By Dedra Cordle
A public forum was held on Dec. 6 at Grove City High School for residents to learn about the permit application process for the expansion of the Franklin County Landfill.
During the nearly hour-long forum, representatives with the Ohio EPA explained what was being requested, how the department monitors the landfill, the standards the landfill operators must meet and what the next steps are in the application process.
According to Allan Hurtt, the solid waste permit reviewer in the division of materials and waste management, the Solid Waste Authority of Central Ohio has requested an expansion of the landfill on London-Groveport Road in order to extend its lifespan by 50 years.
The expansion, explained Hurtt, calls for a 50-acre increase for waste collection, which would extend the acreage to 333. The proposal also calls for an increase in the elevation, or the slope, of the landfill by 175 feet.
He added that the proposal does not call for an increase of waste collection, which is capped by 8,000 tons of waste per day. Currently, SWACO collects roughly 4,000 tons of waste per day.
Hurtt said that, like all landfills, the department continuously monitors its activity and practices.
“We require all of them to use best available technology (to keep the site in compliance with regulations),” he said.
For example, the department requires special linings to protect the groundwater, methods to limit emissions, and methods to reduce the amount of birds flocking near the landfill. The landfill operators are also required to put money into a fund for future closure.
Hurtt also added that multiple permits are required and they are thoroughly reviewed to ensure the standards will be met during the expansion application process.
He mentioned the National Pollutant Discharge Elimination System Permit, the Storm Water Permit and the 401/404 Wetlands Permit as examples of the extensive review process.
Kristopher Weiss, a public interest liaison with the Ohio EPA, told the audience that SWACO’s proposed expansion application is still in the beginning stages.
“There is a long way to go.”
He said some of the next steps include more research, composing and issuing a draft permit, scheduling and hosting public hearing to get comments and feedback, reviewing the public comments and ensuring that all necessary Ohio EPA permits have been issues.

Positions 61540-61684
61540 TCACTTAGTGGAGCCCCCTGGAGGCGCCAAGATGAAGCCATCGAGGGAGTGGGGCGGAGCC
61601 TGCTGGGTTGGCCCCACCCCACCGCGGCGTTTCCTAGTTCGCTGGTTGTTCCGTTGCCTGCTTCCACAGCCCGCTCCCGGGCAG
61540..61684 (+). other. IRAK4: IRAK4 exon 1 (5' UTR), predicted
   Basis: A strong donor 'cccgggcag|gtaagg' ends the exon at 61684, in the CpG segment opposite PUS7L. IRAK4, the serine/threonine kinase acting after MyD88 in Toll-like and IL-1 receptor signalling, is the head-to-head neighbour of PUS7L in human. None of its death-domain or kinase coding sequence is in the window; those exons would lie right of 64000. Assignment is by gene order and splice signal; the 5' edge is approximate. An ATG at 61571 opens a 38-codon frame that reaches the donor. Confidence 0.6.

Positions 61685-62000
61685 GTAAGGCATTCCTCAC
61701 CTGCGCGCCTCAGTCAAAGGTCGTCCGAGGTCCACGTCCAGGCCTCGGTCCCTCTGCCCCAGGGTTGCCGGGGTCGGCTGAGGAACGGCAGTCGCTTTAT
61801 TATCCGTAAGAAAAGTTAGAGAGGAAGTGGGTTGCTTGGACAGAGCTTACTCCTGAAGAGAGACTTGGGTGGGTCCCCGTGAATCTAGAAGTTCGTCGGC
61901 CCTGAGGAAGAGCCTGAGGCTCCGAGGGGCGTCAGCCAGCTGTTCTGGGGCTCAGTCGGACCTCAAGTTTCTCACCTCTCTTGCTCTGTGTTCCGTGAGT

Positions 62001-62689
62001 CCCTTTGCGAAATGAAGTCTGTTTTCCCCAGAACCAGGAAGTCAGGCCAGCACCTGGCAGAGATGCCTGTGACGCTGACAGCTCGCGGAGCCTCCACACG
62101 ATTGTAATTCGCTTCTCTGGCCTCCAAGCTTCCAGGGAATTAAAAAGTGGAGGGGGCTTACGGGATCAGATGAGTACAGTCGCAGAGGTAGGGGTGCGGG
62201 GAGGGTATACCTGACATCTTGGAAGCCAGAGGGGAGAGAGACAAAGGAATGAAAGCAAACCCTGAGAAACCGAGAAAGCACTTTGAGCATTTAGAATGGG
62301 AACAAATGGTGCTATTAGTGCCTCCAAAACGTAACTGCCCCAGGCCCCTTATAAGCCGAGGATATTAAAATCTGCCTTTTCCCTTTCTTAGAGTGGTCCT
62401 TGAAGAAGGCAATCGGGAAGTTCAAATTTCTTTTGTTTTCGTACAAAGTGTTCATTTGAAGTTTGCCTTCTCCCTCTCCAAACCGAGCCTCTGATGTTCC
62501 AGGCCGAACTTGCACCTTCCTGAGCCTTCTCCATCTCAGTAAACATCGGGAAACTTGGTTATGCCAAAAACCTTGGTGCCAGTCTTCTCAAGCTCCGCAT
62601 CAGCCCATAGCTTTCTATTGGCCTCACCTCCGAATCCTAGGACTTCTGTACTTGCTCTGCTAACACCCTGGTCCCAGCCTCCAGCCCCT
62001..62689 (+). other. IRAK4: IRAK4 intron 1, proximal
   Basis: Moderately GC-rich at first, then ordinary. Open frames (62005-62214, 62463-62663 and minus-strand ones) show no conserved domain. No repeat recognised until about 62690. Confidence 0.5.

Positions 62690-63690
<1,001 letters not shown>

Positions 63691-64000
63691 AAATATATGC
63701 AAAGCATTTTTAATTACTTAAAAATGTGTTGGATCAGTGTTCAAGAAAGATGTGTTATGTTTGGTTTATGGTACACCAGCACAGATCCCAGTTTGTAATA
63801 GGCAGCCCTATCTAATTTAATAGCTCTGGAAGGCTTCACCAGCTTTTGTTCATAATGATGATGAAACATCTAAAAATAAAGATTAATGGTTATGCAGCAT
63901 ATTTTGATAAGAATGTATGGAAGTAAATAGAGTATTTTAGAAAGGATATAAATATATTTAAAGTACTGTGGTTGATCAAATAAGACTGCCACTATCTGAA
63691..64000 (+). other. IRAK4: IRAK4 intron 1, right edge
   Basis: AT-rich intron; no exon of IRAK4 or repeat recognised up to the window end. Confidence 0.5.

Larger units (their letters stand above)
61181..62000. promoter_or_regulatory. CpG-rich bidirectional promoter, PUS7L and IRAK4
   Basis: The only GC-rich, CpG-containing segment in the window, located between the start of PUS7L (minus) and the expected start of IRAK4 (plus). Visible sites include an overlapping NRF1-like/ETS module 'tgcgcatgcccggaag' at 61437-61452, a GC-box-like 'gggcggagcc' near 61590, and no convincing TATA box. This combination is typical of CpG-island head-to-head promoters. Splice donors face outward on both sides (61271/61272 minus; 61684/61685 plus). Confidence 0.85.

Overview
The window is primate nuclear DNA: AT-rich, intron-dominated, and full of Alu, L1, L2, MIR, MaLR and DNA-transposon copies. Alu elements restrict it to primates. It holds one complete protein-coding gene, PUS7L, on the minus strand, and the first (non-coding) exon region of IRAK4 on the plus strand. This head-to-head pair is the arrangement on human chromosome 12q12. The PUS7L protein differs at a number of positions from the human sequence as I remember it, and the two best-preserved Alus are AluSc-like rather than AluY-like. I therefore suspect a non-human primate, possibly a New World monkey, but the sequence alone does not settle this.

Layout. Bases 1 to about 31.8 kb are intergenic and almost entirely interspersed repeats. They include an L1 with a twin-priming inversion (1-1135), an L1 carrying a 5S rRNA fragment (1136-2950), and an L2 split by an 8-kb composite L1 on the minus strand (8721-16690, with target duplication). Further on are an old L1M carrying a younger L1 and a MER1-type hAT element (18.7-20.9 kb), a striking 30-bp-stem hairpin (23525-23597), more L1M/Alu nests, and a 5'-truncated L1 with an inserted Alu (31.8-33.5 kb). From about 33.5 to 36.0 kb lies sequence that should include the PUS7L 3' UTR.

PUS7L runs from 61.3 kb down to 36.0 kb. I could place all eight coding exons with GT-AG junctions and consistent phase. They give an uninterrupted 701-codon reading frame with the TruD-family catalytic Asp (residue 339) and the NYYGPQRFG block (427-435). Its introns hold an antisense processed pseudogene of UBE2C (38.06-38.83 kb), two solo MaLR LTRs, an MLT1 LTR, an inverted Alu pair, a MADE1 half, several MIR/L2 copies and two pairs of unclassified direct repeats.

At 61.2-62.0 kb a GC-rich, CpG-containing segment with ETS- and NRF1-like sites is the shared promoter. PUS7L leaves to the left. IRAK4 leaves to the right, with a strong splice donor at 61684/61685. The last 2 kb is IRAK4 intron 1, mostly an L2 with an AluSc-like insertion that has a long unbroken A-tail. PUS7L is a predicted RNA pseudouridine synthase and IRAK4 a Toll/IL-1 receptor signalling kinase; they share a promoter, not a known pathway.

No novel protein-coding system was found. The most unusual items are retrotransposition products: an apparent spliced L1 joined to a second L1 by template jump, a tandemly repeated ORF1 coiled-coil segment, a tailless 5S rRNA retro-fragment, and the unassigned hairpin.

“Then the director will issue or deny the final permit,” Weiss said.
He also mentioned that an issuance or denial could be contested in court.
“This process could be lengthy so we do not have a timeline estimation,” Weiss said.
During the meeting, Weiss mentioned they would not be taking on-the-record comments from the public regarding the expansion of the landfill, but a few offered them regardless.
David Black, a farmer who lives nearby, said he is concerned by the request to expand the landfill vertically.
“It’s already tall enough, but it keeps getting taller and taller.”
One resident quipped that Grove City would soon be home to the tallest monument in Franklin County.
Glenda Sheets, a resident of Pleasant Township who owns property near the landfill, said she also has concerns about the height of the landfill, but feels that SWACO has done a good job of maintaining the site and responding to complaints in a timely manner.
“We had a bird issue once and they were very responsive,” she said. “They had the USDA out the next day and they quickly addressed the problem.”
Weiss said these are the types of comments the department would like to hear further in the review process.
He also mentioned that the public can stay up-to-date on the process by visiting www.epa.ohio.gov/dmwm/Home.aspx to request to be on the mailing list either via mail or email. The mailing address is as follows: Ohio EPA, Division of Materials and Waste Management, P.O. Box 1049, Columbus, OH 43210. The email address is email@example.com.